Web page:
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Current State of U.S. Undergraduate Degree Programs in Technical and Professional Communication

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Purpose: This paper updates Harner & Rich's 2005 survey of undergraduate degree programs in technical and professional communication (TPC) in the U.S. and provides information about the current number of degree programs, locations of degrees programs, and curricula, both required and elective.

Method: We used course catalogs to analyze the curricula of 65 programs that offer majors in TPC. We employed qualitative inquiry methods based primarily on textual analysis and the deployment of codes to assign a summative attribute for course types.

Results: We located 185 undergraduate programs in TPC in the U.S. that offer majors, concentrations, emphases, tracks, and specialization, a 131% increase from the 2005 study, and restricted our analysis to 65 programs that offered majors in TPC. Degree programs no longer are predominately housed in English departments. The most significant gain is to the number of programs housed in Technical Communication Programs. The majority of programs require 30-36 hours of credit. A set of “core courses” are emerging in the field-wide curricula. There is a significant increase in the number of programs requiring document/information design, Web, internship, and capstone courses. In contrast, few require literature courses.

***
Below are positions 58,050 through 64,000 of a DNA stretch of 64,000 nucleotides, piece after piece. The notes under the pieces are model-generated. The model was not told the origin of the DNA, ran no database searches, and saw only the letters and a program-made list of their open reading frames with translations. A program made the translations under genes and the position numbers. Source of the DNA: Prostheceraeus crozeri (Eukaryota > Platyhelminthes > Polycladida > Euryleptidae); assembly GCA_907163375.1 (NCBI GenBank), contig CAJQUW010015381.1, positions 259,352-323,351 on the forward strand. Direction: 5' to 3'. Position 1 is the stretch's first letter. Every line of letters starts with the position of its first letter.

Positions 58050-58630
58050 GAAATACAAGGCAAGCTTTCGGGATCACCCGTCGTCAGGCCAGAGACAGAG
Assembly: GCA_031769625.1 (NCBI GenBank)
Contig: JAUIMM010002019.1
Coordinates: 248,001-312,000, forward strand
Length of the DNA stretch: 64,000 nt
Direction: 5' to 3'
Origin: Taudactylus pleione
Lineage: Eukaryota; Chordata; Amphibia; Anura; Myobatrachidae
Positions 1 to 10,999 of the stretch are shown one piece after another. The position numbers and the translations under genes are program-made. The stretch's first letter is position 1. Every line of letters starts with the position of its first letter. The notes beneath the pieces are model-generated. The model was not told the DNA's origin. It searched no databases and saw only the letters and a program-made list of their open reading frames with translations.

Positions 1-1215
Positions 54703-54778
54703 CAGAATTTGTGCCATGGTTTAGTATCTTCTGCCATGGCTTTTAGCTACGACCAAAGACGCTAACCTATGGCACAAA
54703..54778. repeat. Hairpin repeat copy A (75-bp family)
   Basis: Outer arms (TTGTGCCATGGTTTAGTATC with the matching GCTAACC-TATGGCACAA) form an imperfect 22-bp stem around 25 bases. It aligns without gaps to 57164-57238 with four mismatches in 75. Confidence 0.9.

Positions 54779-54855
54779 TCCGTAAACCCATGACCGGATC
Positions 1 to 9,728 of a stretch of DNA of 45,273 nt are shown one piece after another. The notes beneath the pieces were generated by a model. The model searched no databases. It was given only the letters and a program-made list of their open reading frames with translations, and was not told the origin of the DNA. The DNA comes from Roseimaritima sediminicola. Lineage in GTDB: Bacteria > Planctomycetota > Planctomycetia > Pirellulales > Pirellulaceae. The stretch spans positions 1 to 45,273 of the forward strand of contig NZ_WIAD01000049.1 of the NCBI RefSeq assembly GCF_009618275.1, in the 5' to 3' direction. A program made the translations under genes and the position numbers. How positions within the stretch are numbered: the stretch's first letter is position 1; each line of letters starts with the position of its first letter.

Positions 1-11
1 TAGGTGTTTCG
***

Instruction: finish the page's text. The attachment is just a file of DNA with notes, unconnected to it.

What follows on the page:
Conclusion: Curricular data show an emerging consensus on the core courses and elective courses within undergraduate curricula. In addition, for the first time, the field has data to assess trends over time.
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Document Type: Research Article

Publication date: February 1, 2013

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  • Technical Communication, the Society's journal, publishes articles about the practical application of technical communication theory and serves as a common arena for discussion by practitioners. Technical Communication includes both quantitative and qualitative research while showcasing the work of some of the field's most noteworthy writers. Among its most popular features are the helpful book reviews. Technical Communication is published quarterly and is free with membership.
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